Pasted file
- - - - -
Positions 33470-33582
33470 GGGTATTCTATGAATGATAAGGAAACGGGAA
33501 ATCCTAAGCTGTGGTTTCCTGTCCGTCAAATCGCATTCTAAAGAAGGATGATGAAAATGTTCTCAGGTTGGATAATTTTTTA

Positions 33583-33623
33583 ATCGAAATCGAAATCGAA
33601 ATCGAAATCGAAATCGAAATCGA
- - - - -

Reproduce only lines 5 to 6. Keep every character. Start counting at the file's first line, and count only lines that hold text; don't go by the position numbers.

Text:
33583 ATCGAAATCGAAATCGAA
33601 ATCGAAATCGAAATCGAAATCGA